This article is part of our special report Developing Single Market resilience.
Although member states will play a greater role in the future EU Common Agricultural Policy (CAP), it will not lose its ‘Common’ dimension as the Commission will continue to watch over the implementation of national plans, Commissioner Phil Hogan told EURACTIV.com in an interview.
Phil Hogan is the European Commissioner for Agriculture and Rural Development. He spoke to EURACTIV’s Gerardo Fortuna.
Are the concerns about a possible re-nationalisation of the next CAP justified?
No, there is no basis to such claims and the reality is that the Commission’s legislative proposal for the future CAP will in no way, shape or form lead to a re-nationalisation of the CAP.
The Commission will always guarantee that the CAP remains a truly common and truly European policy.
In our proposal, we are simply finding a more balanced and effective approach, designed to achieve more results while making the policy simpler. This will bring significant benefits to both our farmers and our citizens.
A common policy will be maintained at the EU level, but member states will be given far more flexibility to better target their measures in line with their needs.
But will the rebalanced responsibilities between the EU and the member states cause CAP to lose the C (Common), as many fear?
The ‘C’ in the CAP will be maintained by the requirement on member states to undertake a SWOT (strengths, weaknesses, opportunities and threats) and needs analysis, engage with stakeholders and civil society and submit a draft plan to the Commission. The Commission will check the draft plan by reference to the criteria explicitly set down in the Regulation before approving it.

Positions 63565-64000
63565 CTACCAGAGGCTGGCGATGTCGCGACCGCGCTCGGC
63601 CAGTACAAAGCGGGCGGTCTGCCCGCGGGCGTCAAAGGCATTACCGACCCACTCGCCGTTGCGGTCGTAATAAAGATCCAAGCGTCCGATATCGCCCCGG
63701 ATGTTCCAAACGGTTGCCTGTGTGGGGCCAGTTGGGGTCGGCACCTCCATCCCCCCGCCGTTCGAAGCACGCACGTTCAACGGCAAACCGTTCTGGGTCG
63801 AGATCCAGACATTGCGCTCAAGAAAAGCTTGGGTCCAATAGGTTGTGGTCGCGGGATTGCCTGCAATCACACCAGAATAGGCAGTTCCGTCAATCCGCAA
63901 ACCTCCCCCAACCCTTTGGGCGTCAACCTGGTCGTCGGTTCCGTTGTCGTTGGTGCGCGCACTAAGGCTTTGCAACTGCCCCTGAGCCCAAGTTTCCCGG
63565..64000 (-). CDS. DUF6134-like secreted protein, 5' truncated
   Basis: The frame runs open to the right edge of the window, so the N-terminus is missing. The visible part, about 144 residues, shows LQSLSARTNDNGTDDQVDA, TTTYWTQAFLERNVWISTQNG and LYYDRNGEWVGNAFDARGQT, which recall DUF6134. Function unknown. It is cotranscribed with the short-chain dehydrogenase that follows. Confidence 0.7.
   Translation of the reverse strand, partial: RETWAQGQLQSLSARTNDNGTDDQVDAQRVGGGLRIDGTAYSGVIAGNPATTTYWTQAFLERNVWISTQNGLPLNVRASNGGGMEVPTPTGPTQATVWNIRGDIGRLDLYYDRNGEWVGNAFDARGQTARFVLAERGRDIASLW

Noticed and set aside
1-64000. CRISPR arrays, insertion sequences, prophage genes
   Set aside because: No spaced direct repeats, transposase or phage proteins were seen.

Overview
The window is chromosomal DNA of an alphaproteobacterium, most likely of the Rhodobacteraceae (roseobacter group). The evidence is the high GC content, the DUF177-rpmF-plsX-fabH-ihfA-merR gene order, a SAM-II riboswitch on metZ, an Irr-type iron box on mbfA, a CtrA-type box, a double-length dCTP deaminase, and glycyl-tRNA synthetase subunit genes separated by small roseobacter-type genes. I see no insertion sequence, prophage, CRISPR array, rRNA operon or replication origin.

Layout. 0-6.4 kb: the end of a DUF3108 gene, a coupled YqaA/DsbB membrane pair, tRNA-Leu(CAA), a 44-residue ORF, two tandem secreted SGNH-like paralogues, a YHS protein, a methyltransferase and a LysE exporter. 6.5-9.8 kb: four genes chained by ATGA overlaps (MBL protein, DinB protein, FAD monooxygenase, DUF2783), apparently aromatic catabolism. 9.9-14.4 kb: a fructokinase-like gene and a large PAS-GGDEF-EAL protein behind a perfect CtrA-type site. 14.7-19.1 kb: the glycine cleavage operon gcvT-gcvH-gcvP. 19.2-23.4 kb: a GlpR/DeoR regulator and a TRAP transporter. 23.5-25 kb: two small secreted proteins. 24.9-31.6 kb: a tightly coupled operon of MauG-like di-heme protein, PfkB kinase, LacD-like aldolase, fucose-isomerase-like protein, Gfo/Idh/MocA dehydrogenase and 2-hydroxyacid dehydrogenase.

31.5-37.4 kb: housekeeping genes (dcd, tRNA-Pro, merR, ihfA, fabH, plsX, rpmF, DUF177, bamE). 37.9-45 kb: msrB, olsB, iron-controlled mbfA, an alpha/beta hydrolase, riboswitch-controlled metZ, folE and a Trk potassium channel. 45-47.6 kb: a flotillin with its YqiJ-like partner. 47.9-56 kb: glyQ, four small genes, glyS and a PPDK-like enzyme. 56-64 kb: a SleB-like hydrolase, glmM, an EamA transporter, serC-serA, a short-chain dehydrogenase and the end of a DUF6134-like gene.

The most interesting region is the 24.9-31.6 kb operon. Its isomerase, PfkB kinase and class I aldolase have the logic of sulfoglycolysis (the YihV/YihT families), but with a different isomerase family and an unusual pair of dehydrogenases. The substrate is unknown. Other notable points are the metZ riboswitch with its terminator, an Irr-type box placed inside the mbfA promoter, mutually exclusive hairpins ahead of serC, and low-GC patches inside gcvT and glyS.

Each member state must design a CAP Strategic Plan, explaining how they will meet nine key EU level objectives (three economic, three social, three environmental). Within this common framework, member states will design intervention strategies, using the EU-level menu of tools and adapting them to their particular circumstances.
The Commission will maintain a strong watchdog role, working closely with the member states to make sure their plans are on track, and taking remedial action where necessary.
What do you answer to the critical voices that the next CAP will increase controls and red tape, resulting only in CAP being rejected by the farmers at the end?
Simplification has been my number one priority since being appointed a Commissioner, and we have already succeeded in implementing a significant number of very important simplifying changes to the CAP.
As I took office, we screened the whole agricultural acquis. We received 1,500 simplification proposals from the member states and other EU institutions and stakeholders and, soon afterwards, we amended a number of provisions to benefit farmers.